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Step 2. West Virginia Insurance Adjuster License Exam

Once you have completed all of your coursework, you will be able to take (and hopefully pass) the West Virginia insurance adjuster license exam.

This is a proctored test, which means that you will be in a controlled environment with a person watching over you. It is, therefore, a good idea to work on both your timing and nerves prior to sitting for your exam.

In West Virginia, only one line of authority is offered to adjusters:

  • The Independent Adjuster line — This exam consists of 75 questions, and you will be given one hour (1:00:00) to complete it.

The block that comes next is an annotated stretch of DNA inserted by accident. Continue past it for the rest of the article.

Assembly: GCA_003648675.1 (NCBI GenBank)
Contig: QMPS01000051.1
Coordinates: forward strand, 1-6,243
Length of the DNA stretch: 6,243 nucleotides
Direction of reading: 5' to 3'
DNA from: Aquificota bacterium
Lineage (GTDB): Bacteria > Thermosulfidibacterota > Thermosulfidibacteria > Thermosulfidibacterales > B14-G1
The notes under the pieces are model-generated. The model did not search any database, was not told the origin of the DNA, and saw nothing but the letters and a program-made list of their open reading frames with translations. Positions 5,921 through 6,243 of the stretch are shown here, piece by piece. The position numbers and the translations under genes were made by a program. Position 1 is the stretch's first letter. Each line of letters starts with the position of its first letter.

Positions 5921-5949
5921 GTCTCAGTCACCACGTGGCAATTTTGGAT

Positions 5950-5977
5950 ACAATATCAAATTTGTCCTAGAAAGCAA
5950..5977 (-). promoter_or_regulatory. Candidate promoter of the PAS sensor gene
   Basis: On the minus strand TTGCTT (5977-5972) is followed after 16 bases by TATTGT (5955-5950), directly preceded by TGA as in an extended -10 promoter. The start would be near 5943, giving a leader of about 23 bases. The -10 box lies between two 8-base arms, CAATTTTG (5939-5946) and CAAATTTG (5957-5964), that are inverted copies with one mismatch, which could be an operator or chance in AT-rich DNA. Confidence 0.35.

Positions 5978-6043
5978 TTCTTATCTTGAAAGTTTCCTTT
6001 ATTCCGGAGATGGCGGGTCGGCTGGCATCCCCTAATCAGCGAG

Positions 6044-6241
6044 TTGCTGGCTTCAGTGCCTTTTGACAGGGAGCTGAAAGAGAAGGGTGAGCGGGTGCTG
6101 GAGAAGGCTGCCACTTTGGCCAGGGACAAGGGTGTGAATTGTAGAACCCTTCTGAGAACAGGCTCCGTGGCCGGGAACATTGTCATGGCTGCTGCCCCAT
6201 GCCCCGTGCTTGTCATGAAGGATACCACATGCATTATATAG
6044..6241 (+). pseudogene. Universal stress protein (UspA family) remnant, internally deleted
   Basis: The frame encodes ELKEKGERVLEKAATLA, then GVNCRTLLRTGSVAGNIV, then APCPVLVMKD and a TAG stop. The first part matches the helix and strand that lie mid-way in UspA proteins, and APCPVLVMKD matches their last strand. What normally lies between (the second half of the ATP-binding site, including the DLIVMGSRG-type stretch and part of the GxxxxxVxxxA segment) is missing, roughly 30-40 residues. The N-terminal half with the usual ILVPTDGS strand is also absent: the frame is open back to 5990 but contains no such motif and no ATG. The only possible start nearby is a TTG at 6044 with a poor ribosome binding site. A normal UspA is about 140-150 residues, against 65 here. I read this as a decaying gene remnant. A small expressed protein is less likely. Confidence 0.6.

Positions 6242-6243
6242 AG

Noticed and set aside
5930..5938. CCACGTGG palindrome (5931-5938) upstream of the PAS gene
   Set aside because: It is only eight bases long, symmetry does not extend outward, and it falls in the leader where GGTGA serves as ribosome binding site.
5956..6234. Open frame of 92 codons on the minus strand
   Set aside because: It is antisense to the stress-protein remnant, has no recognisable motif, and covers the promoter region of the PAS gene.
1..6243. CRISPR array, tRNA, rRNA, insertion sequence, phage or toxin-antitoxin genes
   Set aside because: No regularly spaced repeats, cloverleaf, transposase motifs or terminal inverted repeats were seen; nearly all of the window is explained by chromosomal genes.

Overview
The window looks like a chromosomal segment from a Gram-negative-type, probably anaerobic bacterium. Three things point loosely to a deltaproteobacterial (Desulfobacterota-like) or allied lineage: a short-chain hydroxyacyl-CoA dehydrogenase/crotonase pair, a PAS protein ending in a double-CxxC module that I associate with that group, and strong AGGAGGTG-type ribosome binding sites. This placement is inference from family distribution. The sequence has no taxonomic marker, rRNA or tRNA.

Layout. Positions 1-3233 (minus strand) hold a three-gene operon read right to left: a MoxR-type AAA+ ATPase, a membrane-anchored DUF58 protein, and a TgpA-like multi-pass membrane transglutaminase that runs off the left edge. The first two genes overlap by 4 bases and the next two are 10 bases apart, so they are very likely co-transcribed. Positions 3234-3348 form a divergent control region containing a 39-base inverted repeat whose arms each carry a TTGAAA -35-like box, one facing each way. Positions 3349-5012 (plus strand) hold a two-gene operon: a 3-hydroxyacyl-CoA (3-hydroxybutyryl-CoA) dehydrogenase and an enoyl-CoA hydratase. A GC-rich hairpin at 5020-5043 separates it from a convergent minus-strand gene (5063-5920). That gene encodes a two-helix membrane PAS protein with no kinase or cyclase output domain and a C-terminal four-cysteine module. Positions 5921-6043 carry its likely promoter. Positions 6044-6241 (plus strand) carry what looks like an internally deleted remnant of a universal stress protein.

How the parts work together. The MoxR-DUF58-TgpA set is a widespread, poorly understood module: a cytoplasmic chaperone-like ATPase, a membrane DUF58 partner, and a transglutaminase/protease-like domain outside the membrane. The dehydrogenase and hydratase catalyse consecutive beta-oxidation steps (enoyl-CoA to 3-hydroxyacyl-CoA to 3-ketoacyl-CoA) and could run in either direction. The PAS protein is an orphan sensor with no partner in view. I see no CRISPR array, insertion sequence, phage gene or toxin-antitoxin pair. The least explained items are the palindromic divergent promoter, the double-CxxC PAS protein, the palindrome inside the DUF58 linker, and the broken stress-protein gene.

Each attempt of the exam costs $86 and will be paid when you make your reservation.

A total score of 70% or more is required to pass this test. To explain the scoring of these exams, the Pearson VUE West Virginia Insurance Licensing Candidate Handbook writes:

Equating and Scaling

There are multiple versions of each of the licensing examinations. These versions are known as forms. Although all forms of an examination are developed based on the content outlines, the difficulty of the forms of an examination may vary slightly because different questions appear on each form. To ensure that no candidate is put at an unfair advantage or disadvantage due to the particular form of an examination that he or she is given, a statistical procedure known as equating is used to correct for differences in form difficulty.